NGS-based Dx tests are now widely used for the early diagnosis and discovery of various infectious diseases (like SARS-CoV-2), as well as in precision medicine, with its powerful technology leveraged for companion diagnostics and liquid biopsy tests. Low-footprint and portable, easy-to-use NGS platforms, capable of providing accurate, rapid test results, are a significant development for ongoing pathogen surveillance — determining how a virus is evolving and the consequences of those changes. The workflows can be performed alongside traditional testing methods and used to optimize infection control strategies.

Molecular Diagnostics — By the Numbers

Based on a recent report from leading research firm Markets & Markets, the global molecular diagnostics market size is projected to reach USD $31.8 billion by 2026 from USD $17.8 billion in 2021, at a CAGR of 12.3%. In 2020, the reagents and kits segment accounted for the largest share of this market - growth driven largely by the recurrent usage of consumables, which include the tests' sequencing chips, flow cells and reagents.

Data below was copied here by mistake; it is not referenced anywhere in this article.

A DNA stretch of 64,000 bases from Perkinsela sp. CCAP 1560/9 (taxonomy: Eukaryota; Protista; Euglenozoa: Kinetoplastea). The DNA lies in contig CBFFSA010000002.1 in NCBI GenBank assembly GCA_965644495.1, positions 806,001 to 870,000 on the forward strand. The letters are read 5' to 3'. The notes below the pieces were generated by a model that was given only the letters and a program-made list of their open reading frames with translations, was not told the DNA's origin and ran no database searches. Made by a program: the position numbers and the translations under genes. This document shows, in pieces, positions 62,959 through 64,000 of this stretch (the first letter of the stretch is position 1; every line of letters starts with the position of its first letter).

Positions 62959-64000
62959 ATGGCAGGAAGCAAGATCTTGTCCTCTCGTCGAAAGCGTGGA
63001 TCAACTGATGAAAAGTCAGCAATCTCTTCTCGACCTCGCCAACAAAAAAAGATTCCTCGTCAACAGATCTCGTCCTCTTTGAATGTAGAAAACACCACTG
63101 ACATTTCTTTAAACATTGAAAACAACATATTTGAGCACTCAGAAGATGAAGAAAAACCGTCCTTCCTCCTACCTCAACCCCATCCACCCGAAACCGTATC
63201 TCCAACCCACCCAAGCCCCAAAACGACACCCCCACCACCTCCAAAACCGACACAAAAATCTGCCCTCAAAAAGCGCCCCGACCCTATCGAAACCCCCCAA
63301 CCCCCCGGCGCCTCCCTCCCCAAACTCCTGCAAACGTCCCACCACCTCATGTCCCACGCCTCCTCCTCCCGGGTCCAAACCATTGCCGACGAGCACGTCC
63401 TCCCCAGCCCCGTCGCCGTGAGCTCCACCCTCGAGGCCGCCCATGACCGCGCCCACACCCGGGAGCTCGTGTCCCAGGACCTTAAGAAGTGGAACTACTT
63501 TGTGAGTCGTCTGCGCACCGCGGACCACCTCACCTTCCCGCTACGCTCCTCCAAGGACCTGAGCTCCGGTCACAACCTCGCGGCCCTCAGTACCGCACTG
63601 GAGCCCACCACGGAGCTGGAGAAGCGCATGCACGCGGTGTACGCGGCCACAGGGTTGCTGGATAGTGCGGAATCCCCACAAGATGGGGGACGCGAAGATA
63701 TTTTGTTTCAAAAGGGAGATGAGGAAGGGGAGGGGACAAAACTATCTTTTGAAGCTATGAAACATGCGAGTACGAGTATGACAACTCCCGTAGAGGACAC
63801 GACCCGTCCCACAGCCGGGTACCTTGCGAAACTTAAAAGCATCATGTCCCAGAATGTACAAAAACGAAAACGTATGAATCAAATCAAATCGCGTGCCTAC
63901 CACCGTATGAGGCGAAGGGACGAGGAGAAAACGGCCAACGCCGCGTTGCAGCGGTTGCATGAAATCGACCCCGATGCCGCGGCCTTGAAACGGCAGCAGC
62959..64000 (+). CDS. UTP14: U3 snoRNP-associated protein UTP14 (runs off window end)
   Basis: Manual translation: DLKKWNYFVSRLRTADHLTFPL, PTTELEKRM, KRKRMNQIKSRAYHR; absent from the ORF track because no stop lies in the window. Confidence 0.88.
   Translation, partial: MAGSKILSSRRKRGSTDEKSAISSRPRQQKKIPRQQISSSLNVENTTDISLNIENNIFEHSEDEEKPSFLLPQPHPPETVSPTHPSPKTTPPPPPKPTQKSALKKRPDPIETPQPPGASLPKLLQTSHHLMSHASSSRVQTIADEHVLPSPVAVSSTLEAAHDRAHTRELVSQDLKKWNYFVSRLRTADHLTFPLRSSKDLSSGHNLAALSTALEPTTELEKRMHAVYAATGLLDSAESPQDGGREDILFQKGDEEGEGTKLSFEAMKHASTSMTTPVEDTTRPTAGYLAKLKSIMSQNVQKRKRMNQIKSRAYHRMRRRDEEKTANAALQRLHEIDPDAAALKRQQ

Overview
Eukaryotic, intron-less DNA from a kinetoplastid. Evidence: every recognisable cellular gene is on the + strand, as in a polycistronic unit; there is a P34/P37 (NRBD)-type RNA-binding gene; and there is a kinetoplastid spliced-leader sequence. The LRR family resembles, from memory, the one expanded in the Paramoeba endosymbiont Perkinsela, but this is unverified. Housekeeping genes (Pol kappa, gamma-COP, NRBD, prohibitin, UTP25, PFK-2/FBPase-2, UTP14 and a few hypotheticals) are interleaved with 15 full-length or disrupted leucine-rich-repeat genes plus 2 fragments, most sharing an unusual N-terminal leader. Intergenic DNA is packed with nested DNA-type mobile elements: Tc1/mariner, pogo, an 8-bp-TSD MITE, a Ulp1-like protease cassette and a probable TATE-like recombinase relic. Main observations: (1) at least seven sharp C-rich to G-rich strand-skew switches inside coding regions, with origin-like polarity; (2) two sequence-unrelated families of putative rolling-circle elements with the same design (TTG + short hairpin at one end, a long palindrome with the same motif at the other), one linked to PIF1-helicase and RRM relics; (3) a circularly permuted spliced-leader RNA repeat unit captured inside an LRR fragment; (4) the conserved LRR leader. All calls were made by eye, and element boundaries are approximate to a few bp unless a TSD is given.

Per the Public Health Supply Chain and Industrial Base One-Year Report, as of January 2022, the FDA has authorized 423 tests and sample collection devices for SARS-CoV-2 under EUA (Emergency Use Authorization), including:

  • 291 molecular tests and sample collection devices,
  • 87 antibody and other immune response tests,
  • 45 antigen tests,
  • 1 molecular and 3 antigen prescription at-home tests,
  • 69 molecular and 1 antibody authorization that can be used with home-collected samples,
  • 3 molecular and 14 antigen over the counter at-home tests, and